U.S. charges two with bribing African officials for China energy firm

U.S. charges two with bribing African officials for China energy firm

U.S. charges two with bribing African officials for China energy firm

The bribe, by Chi Ping Patrick Ho, was allegedly meant to help the Chinese company to secure business advantages in Uganda.

Ho was charged alongside former Senegalese foreign minister Cheikh Gadio over an alleged multimillion-dollar bribery scheme targeting top officials from Uganda and Chad in return for benefits to a top Chinese energy firm he was representing.

The two men are charged with criminal bribery in violation of the Foreign Corrupt Practices Act (FCPA) and worldwide money laundering.

Under that legislation, it is illegal to bribe foreign officials to gain a business advantage.

Ho was Hong Kong Home Affairs secretary from 2002 to 2007, and served for several years on the Chinese People's Political Consultative Committee Conference. He Zhiping is the mainland Chinese way of transliterating Ho's name.

Now, with CEFC China Energy seemingly benefitting from these bribery deals, one can not help but wonder about the impact that the investigation may have on the ambitious OBOR initiative.

The company was not identified in the announcement or the complaint filed in NY federal district court, but details in the complaint pointed to CEFC China Energy, the Shanghai-based rising star of China's energy industry.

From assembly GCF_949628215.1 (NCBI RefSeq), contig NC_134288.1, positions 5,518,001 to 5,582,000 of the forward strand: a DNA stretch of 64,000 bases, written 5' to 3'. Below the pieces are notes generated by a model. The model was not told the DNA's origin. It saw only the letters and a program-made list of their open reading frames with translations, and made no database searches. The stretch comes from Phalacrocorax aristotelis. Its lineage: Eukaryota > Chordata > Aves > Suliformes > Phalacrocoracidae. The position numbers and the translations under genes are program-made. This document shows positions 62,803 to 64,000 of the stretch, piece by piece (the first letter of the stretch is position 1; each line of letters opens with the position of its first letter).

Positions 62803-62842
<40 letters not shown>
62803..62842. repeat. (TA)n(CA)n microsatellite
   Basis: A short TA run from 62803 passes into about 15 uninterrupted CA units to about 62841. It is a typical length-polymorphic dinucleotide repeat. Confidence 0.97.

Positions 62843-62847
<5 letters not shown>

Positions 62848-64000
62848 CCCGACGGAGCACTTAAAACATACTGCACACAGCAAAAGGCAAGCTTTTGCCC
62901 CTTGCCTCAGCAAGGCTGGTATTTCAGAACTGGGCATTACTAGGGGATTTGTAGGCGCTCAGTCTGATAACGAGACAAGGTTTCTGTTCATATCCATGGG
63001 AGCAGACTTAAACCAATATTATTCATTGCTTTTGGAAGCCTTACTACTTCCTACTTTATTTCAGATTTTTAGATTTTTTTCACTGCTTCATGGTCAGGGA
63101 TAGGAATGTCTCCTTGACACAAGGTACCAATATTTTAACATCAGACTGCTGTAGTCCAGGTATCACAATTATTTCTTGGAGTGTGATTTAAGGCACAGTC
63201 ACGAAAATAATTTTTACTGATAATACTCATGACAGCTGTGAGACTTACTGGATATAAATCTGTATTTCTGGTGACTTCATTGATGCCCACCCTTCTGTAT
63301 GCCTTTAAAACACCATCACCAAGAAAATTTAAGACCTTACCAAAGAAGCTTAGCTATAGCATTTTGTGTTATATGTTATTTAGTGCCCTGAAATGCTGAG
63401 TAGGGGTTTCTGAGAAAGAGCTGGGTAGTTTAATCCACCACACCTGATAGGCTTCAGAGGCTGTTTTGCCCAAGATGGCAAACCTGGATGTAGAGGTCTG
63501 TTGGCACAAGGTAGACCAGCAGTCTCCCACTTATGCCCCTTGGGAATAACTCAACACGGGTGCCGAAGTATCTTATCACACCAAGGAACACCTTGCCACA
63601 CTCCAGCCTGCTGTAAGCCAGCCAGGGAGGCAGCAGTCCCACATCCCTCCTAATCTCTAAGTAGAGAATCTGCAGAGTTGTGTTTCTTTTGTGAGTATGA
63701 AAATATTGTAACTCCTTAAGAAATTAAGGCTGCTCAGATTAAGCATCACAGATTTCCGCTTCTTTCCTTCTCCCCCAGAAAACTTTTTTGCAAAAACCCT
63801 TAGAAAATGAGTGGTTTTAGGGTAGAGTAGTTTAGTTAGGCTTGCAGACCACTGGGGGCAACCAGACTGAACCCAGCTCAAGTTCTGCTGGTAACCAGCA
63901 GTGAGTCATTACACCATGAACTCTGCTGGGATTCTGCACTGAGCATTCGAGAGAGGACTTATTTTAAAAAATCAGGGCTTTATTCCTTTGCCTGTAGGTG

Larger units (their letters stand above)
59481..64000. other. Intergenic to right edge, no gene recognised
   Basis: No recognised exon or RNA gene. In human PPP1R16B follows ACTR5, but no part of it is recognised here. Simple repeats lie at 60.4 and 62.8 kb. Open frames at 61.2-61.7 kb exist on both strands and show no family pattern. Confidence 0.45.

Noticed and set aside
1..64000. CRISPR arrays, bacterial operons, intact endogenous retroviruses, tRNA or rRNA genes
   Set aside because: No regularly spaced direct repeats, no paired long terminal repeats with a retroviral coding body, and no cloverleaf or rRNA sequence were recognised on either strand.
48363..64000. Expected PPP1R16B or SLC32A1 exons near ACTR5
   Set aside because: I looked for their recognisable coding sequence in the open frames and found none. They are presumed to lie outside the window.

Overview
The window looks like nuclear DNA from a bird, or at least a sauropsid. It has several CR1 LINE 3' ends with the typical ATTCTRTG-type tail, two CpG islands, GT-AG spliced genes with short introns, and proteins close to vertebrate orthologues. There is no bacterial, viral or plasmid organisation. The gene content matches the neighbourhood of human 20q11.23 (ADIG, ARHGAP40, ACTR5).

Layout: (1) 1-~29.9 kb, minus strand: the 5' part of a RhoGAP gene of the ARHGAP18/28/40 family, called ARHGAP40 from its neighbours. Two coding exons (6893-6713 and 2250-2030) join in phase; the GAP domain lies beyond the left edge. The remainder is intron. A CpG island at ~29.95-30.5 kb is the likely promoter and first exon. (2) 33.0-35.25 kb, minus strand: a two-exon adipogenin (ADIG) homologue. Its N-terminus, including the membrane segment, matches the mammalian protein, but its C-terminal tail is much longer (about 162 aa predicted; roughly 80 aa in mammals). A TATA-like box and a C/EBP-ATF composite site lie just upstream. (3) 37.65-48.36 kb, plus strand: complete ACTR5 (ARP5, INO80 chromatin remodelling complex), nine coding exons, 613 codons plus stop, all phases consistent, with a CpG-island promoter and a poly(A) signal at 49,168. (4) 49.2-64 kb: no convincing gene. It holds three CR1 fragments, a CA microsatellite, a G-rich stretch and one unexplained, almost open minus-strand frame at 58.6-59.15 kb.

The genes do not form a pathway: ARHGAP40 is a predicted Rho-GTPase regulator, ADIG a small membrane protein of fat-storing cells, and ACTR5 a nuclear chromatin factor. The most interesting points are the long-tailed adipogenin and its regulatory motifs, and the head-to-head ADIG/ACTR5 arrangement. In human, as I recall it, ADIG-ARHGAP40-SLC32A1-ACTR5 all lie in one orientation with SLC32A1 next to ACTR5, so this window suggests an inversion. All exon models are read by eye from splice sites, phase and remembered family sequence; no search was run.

On Oct. 19, 2014, Ho met Kutesa at the United Nations. He has been a broker for peace in Africa and overseen the expenditure of millions of dollars.

Chadian President Idriss Deby attends a meeting with EU and African leaders to discuss how to ease the European Union's migrant crisis at the Elysee Palace in Paris on Aug. 28 2017
U.S. charges two with bribing African officials for China energy firm

According to a criminal complaint, Gadio - the former foreign minister of Senegal and the operator of an worldwide consulting firm - connected Ho with the president of Chad in return for a $400,000 payment from Ho.

In exchange, Deby is alleged to have provided the energy company with "an exclusive" opportunity to obtain particular oil rights in Chad without facing worldwide competition, according to the criminal complaint.

While the name of the Chinese firm that the duo was said to be helping has not been revealed by the U.S. officials, details in the complaint filed in NY federal district court hint at the firm being CEFC China Energy based in Shanghai.

Ho is alleged to have paid Deby $400,000 for his services via wire transfers transmitted through NY.

Meanwhile, as per the investigation, Chad's president received a bribe of $2 million and he then gave the Chinese firm an opportunity to land oil rights in the land-locked country without any competition.

It accused Ho of offering US$2 million to Deby, who allegedly pledged an exclusive opportunity for the company Ho represented to obtain oil rights in Chad without facing global competition.

The charges were based on their use of the United States banking system to process nearly a million dollars in payoffs, sent under the guise of donations.

The embassy of Chad in Washington and Uganda's mission to the United Nations in NY did not respond to requests for comment.

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